Bridging Business, Biology and Behaviour

Link to: my publications, academic CVResearchGate and LinkedIn profiles and my pop sci microblog. Tweet me @ClaireElMouden.

IMG_1324About me: I am an interdisciplinary researcher at the University of Oxford, who studies human behaviour. My work was described in the Financial Times as ‘silo-busting’, because I work at the interface of biology and the social sciences. I currently study risky decision-making, the effect of leadership on social evolution, social learning and how our environment affects the social behaviours we perform.

I am trained as an evolutionary biologist, but today I collaborate with psychologists, anthropologists, economists, lawyers, mathematicians and political theorists who share my interest in human behaviour. I am convinced that evolutionary ideas are relevant outside biology and that answers to some of society’s biggest challenges may be found through such radically interdisciplinary work.

This is why I am engaging with policymakers, economists and business leaders who are interested in the insights the natural world can provide.

My Research:  My work involves theoretical, experimental and observational research: (1) I design and run economic experiments (where people earn money by playing social-dilemma ‘games’), at Oxford’s Centre for Experiment Social Science. I use these to understand how people learn and respond to social interactions; (2) I build mathematical evolutionary models to investigate how cultures evolve over time and to investigate the origins of social behaviours; (3) I collect data from real communities and organisations to see how these theoretical models and economic experiments relate to human behaviour in the real-world.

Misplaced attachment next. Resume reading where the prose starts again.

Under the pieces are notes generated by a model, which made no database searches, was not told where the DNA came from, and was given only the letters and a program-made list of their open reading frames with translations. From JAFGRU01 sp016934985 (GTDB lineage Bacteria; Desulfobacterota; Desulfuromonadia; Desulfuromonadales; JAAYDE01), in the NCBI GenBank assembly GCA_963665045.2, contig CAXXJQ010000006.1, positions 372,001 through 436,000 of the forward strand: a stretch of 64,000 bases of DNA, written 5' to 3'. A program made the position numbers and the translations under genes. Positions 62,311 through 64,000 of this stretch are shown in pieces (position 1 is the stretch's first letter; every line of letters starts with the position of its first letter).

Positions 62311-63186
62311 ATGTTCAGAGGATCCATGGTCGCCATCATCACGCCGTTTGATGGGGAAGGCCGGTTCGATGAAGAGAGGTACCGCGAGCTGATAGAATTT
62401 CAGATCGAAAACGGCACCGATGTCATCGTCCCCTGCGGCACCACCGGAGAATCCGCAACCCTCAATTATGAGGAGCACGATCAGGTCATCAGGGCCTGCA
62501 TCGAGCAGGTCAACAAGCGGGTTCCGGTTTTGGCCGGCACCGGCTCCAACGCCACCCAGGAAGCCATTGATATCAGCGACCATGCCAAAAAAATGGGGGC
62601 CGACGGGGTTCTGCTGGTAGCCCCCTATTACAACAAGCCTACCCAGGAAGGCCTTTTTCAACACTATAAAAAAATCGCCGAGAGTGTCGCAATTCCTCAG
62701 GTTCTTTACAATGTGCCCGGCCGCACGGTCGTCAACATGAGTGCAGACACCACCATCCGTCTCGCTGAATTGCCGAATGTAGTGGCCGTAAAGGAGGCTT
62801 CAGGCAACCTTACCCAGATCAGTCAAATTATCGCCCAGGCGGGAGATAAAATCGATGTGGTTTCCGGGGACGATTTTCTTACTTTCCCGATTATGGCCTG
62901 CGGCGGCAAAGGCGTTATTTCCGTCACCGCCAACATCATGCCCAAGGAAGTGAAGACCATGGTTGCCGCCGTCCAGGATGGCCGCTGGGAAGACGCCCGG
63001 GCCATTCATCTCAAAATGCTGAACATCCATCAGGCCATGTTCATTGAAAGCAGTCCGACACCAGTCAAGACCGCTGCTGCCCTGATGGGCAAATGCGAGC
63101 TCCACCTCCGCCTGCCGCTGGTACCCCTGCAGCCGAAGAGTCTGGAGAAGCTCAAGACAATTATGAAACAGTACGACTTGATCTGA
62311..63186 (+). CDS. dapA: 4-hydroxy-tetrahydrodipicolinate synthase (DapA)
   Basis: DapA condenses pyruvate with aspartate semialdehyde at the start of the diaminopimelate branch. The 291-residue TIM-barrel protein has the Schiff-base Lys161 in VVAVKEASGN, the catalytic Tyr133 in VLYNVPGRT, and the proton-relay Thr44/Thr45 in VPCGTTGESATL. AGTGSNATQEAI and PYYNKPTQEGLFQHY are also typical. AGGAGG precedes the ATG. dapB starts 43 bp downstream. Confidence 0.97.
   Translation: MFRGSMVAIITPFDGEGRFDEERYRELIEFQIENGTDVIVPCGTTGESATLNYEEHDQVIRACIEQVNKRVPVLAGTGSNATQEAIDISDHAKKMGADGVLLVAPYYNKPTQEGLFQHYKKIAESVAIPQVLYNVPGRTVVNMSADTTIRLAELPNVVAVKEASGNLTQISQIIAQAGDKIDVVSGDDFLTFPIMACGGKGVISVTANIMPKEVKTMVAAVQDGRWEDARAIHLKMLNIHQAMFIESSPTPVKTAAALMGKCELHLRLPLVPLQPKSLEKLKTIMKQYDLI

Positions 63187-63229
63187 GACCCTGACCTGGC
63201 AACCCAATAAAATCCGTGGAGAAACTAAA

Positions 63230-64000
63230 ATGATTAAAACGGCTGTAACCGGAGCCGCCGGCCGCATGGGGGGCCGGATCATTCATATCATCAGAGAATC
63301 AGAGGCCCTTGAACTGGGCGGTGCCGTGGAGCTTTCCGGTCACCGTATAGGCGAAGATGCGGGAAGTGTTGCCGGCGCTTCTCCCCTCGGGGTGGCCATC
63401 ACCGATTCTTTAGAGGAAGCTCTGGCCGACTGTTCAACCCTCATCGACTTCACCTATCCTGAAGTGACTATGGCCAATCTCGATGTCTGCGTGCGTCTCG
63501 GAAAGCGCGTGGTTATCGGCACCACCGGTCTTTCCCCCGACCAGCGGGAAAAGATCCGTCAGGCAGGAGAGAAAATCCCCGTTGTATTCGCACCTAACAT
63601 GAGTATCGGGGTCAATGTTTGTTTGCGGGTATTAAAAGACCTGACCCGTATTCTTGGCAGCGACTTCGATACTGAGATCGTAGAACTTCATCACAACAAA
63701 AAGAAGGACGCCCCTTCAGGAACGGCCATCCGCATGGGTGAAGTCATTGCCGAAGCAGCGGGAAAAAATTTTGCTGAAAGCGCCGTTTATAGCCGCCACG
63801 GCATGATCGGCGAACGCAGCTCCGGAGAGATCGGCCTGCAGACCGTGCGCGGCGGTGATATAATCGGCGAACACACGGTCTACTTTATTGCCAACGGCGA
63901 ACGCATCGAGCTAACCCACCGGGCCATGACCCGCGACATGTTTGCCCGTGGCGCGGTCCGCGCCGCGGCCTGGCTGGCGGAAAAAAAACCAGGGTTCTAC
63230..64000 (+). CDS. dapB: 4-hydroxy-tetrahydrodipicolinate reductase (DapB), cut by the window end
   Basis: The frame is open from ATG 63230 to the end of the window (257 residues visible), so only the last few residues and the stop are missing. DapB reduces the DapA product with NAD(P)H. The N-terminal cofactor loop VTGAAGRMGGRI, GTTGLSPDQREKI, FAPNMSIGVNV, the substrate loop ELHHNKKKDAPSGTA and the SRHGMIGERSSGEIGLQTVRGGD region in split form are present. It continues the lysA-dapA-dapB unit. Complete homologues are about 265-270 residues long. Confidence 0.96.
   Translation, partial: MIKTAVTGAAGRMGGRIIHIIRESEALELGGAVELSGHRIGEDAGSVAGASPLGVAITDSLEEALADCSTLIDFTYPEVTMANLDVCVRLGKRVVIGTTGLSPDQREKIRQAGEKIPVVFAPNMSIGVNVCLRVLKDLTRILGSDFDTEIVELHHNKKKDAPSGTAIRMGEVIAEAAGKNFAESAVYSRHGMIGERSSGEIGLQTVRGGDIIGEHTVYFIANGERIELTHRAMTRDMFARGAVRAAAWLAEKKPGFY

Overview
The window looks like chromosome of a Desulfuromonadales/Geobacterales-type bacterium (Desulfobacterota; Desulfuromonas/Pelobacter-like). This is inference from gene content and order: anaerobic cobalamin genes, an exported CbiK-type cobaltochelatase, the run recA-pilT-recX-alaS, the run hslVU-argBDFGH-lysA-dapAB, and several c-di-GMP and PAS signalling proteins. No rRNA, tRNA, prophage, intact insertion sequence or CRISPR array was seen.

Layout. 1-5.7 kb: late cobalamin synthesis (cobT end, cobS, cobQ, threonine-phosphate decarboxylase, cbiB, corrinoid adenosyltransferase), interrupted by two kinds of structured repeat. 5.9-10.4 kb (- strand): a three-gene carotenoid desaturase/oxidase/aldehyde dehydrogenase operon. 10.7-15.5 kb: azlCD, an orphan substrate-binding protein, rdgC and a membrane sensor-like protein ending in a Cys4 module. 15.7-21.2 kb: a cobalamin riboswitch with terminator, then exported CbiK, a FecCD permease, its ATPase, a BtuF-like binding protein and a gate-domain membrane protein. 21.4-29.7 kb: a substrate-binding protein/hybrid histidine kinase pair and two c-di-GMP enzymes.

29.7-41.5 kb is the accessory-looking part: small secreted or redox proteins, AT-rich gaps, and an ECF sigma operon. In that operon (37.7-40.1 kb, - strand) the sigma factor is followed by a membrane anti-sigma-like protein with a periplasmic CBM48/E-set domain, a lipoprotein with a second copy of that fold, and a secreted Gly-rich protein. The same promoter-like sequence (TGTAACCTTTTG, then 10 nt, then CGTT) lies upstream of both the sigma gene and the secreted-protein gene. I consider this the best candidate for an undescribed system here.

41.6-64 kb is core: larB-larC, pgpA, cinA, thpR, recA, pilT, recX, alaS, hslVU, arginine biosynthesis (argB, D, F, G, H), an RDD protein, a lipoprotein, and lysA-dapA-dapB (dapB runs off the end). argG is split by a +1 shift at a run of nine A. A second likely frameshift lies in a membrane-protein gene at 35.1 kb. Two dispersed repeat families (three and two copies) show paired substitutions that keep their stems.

My recent work involves collaborations with the Institute for New Economic Thinking at the Oxford Martin School (INET), Oxford Risk and the National Institute for Mathematical and Biological Synthesis (NIMBioS).

Wordle

A wordle of my academic research

In addition to humans, I’ve used evolutionary models to study a range of systems including HIV virulence, the squid-bioluminescent bacteria mutualism, plant-fungi mutualisms, cooperative breeding in birds and policing in insects.

Position: I’m currently a lecturer in Human Sciences at Wadham CollegeOxford University. I’m also a Research Fellow in the Zoology Department and I am a retained lecturer in Biology at Pembroke College.

Teaching: In addition to my academic research, I give lectures on human social behaviour, behavioural economics and cultural evolution to Oxford undergraduate students. I supervise Honours project students and offer tutorials on the third-year ‘Behavioural Ecology’, ‘Animal Cognition’ and ‘Social Evolution’ courses.

Contact me